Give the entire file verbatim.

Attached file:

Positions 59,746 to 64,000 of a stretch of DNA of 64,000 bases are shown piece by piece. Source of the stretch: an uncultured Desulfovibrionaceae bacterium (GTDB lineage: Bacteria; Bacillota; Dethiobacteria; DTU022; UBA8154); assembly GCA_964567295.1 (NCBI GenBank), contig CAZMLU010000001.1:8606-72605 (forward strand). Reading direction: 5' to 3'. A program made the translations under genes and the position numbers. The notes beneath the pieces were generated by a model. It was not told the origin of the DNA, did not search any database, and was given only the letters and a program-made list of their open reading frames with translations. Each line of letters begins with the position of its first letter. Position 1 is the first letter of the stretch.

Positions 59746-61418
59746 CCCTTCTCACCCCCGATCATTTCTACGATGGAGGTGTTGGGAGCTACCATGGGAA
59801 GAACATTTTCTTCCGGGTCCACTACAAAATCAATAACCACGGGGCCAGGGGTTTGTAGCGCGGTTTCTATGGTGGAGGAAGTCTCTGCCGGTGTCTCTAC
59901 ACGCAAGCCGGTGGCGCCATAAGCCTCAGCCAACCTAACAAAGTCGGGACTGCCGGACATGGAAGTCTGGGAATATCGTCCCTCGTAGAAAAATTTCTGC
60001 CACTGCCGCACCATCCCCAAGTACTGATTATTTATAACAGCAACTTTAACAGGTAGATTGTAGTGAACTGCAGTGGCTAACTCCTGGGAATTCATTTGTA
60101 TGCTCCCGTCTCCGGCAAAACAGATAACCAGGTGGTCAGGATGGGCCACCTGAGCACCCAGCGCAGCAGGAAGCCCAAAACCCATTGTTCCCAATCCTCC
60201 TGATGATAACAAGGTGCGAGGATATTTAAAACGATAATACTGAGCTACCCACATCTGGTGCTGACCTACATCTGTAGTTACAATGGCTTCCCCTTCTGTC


Positions 59,746 to 64,000 of a stretch of DNA of 64,000 bases are shown piece by piece. Source of the stretch: an uncultured Desulfovibrionaceae bacterium (GTDB lineage: Bacteria; Bacillota; Dethiobacteria; DTU022; UBA8154); assembly GCA_964567295.1 (NCBI GenBank), contig CAZMLU010000001.1:8606-72605 (forward strand). Reading direction: 5' to 3'. A program made the translations under genes and the position numbers. The notes beneath the pieces were generated by a model. It was not told the origin of the DNA, did not search any database, and was given only the letters and a program-made list of their open reading frames with translations. Each line of letters begins with the position of its first letter. Position 1 is the first letter of the stretch.

Positions 59746-61418
59746 CCCTTCTCACCCCCGATCATTTCTACGATGGAGGTGTTGGGAGCTACCATGGGAA
59801 GAACATTTTCTTCCGGGTCCACTACAAAATCAATAACCACGGGGCCAGGGGTTTGTAGCGCGGTTTCTATGGTGGAGGAAGTCTCTGCCGGTGTCTCTAC
59901 ACGCAAGCCGGTGGCGCCATAAGCCTCAGCCAACCTAACAAAGTCGGGACTGCCGGACATGGAAGTCTGGGAATATCGTCCCTCGTAGAAAAATTTCTGC
60001 CACTGCCGCACCATCCCCAAGTACTGATTATTTATAACAGCAACTTTAACAGGTAGATTGTAGTGAACTGCAGTGGCTAACTCCTGGGAATTCATTTGTA
60101 TGCTCCCGTCTCCGGCAAAACAGATAACCAGGTGGTCAGGATGGGCCACCTGAGCACCCAGCGCAGCAGGAAGCCCAAAACCCATTGTTCCCAATCCTCC
60201 TGATGATAACAAGGTGCGAGGATATTTAAAACGATAATACTGAGCTACCCACATCTGGTGCTGACCTACATCTGTAGTTACAATGGCTTCCCCTTCTGTC